Colour therapy for wellness
“The effects of colour fly under our awareness radar,” says professor Andrew Elliot, a lead researcher in the field of colour psychology. Whether you know it or not, you (and even some animals!) are affected by every colour you see, feel, and sense. Colour is thought to affect your cognitive ability, health, attitudes, and emotions—and even how your hot chocolate tastes.
Your senses perceive food in different ways, depending on the container’s colour. For example, strawberry mousse appears sweeter on a white plate compared to a black one. In a scientific study, hot chocolate tasted better to participants in an orange or cream-coloured cup than in a white or red one.
Colour also affects how you think, feel, and heal. Colour therapy is an ancient practice. Thousands of years ago, Egyptians and Greeks used coloured crystals, stones, minerals, salves, and dyes for healing and restoring balance. Timeless roots—and yet with an immediate, personal impact!
“You are a rainbow of colour,” says Alberta-based natural health consultant Ann Wakelin. “You vibrate with all the colours of the spectrum.”
Each colour has a wavelength, assigned by Isaac Newton in the 1660s. Colour therapists use these wavelengths for healing and balance. “Our bodies receive colour through the foods we eat and the clothes we wear,” says Wakelin. “Colour therapists aid this process by using specific colours of theatre gel in lamps. When it shines on us, we receive the colour as vibration or wavelength. This can promote emotional and physical healing.”
In colour therapy, each colour is thought to have different properties that influence you physically, mentally, emotionally, and spiritually. According to Wakelin, “If you wear sky blue when speaking publicly, you’ll feel calmer and speak easier. Indigo helps with intuition and remembering dreams. Red energizes your senses. Violet offers tranquility. Orange promotes willpower, strength, happiness, and joy.”
Those who practice colour therapy believe that moderation is important; too much of one colour can cause imbalance. “Yellow stimulates brain neurons and helps digestion—but too much causes mental exhaustion,” Wakelin says. “Overdoing red may lead to anger.”
Both red and blue are thought to enhance cognitive performance. Researchers disagreed about which colour provided the biggest boost, until they discovered it depends on the task. A 2009 University of British Columbia study showed that red boosts performance on detail-oriented tasks (memory retrieval and proofreading) by 31 percent compared to blue.
Conversely, blue prompted twice as many creative outputs (thinking outside the box and brainstorming) as red. Most people associate blue with the openness, peace, and tranquility of the sky and ocean. These cues may help us feel safe to create and explore new ideas.
Scientific research on colour and wellness is in its infancy, but many attest to its power anecdotally.
“My most memorable experience with colour was when my husband burnt his hand with hot coals from the fireplace,” says Wakelin. “We used the colour turquoise in the colour lamp, and watched the huge blisters literally shrink before our eyes.”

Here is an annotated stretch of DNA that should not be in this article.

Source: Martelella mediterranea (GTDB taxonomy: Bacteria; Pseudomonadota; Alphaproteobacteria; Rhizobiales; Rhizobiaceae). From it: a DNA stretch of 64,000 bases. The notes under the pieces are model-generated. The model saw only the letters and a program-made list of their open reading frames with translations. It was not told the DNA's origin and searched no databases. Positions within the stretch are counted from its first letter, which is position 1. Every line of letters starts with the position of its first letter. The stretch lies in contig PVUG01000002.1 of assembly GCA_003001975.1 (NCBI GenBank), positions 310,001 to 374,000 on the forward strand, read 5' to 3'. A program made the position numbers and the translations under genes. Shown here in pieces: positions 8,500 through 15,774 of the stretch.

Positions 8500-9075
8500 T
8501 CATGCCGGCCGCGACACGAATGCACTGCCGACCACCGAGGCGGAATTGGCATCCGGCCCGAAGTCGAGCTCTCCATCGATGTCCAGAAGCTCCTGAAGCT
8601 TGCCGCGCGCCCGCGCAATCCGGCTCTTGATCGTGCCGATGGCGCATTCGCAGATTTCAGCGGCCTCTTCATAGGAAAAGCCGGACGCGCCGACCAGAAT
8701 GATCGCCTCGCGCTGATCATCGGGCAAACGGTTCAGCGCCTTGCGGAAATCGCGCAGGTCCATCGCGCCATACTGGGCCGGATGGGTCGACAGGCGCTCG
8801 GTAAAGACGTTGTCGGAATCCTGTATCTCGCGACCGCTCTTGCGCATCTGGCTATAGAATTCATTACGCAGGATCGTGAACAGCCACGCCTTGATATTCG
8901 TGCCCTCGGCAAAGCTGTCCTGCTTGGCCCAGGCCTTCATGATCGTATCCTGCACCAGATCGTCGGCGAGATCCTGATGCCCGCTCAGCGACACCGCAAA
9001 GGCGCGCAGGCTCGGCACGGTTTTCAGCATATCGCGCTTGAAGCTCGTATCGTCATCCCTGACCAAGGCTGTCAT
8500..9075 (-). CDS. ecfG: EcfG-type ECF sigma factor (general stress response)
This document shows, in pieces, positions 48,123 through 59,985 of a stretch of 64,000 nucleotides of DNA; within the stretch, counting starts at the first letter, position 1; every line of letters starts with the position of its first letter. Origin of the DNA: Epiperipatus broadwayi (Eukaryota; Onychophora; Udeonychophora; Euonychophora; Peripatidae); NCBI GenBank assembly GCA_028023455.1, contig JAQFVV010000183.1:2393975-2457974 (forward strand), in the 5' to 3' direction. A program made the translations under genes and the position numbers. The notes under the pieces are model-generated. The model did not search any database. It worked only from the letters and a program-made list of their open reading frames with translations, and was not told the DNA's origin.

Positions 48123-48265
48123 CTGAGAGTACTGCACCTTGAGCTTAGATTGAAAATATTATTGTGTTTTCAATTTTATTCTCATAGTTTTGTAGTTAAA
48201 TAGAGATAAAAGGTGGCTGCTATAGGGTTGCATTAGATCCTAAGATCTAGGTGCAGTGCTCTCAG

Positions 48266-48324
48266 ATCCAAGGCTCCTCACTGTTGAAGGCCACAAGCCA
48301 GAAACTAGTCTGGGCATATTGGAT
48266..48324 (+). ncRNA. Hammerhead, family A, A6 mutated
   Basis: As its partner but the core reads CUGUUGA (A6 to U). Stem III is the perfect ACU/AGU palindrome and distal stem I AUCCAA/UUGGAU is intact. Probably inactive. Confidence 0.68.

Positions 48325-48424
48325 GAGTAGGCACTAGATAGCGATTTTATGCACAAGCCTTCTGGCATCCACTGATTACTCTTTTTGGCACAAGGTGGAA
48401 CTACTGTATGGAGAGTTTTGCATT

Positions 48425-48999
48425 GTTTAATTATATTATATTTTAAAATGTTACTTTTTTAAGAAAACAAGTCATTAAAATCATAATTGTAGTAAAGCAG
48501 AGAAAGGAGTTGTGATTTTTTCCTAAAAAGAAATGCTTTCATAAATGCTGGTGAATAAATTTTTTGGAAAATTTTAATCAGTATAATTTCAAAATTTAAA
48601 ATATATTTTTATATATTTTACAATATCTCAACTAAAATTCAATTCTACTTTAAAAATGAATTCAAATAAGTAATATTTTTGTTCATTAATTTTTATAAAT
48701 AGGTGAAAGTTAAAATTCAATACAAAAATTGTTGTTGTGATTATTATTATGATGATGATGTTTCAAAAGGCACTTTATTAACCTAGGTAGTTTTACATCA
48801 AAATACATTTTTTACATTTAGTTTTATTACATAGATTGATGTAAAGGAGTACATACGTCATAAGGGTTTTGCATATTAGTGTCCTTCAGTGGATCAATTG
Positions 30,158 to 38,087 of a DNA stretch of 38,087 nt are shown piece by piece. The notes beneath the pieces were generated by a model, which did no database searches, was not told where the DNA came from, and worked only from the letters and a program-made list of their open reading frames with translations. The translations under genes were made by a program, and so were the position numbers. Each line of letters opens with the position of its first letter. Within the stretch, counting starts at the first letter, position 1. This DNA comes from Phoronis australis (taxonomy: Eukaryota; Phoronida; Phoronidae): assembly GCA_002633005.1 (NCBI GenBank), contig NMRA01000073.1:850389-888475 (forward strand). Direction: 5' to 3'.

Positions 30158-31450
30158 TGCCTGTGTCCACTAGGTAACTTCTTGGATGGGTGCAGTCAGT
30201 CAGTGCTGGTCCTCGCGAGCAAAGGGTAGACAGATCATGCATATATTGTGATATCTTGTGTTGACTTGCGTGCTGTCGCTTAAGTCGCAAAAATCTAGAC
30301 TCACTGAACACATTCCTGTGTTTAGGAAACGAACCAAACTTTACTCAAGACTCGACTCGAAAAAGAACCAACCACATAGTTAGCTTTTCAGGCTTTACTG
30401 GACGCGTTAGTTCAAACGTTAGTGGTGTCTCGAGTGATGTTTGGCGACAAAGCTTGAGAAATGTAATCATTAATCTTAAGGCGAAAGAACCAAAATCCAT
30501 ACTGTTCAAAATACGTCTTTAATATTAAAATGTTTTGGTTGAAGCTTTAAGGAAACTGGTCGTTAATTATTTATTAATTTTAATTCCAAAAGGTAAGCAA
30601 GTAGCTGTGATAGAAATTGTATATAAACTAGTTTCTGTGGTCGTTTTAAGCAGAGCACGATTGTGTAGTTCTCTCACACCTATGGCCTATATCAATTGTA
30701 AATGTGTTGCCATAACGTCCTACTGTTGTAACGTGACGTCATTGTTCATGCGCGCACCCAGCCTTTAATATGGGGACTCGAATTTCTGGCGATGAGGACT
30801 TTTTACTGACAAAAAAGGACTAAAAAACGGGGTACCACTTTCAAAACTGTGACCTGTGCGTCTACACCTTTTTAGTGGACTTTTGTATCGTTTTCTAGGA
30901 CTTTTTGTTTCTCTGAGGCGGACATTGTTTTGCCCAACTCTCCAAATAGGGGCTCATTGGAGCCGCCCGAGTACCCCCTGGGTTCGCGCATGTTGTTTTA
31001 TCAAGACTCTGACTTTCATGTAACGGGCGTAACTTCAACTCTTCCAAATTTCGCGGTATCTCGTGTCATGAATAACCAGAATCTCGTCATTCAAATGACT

Animals, too, may benefit from the effects of colour therapy. Wakelin’s friend’s horse tore his chest open when running through a wooden corral. “The veterinarian’s stitches didn’t hold,” says Wakelin. “We hung a lamp with a green colour gel in the upper corner of the horse’s stall and used a timer to turn it on and off at set times. The horse would come in from outside when the lamp was on and stand with the colour shining on its chest.” According to Wakelin, “His chest fully healed, without infection or scarring.”
Jackie Pearce, RMT, is a holistic practitioner; her greatest, most frequent successes are relief from anxiety, depression, chronic pain, hormonal imbalances, and insomnia. She also sells colour therapy glasses.
“They look like sunglasses, but are available in 10 colours,” Pearce says. She believes that “each colour can be used to bring physical, mental, emotional, and energetic balance.” She explains that she uses turquoise, for example, to help strengthen the immune system, treat glaucoma, and support the thymus and thyroid.
Pearce suggests indigo glasses for people with nerve pain, concussions, insomnia, extreme fears, and anxiety. Her best-selling colours are turquoise and orange. “People try on a few colours, often more for fun than anything else,” she says. She claims, though, that after a few colours, they begin to notice a shift in how they feel. She says, “This shows people it works, even if they don’t understand how or why.”
Pearce wishes more people knew how easy and accessible colour therapy can be. “Colour can enhance your life in so many ways,” she says. “From breath work and visualizations to the foods on your plate, the clothes in your closet, and the glasses on your nose—just a small amount of effort can bring big results in your physical, mental, and emotional well-being.
To find out how your favourite colour can affect your health!
Laurie Pawlik-Kienlen, author of Growing Forward When You Can’t Go Back (Bethany House Publishers, 2019), will happily exchange her rose-coloured glasses for an orange pair. With a rose tint.
This article was originally published in the March 2020 issue of alive Canada, under the title "The Healing Power of Colour."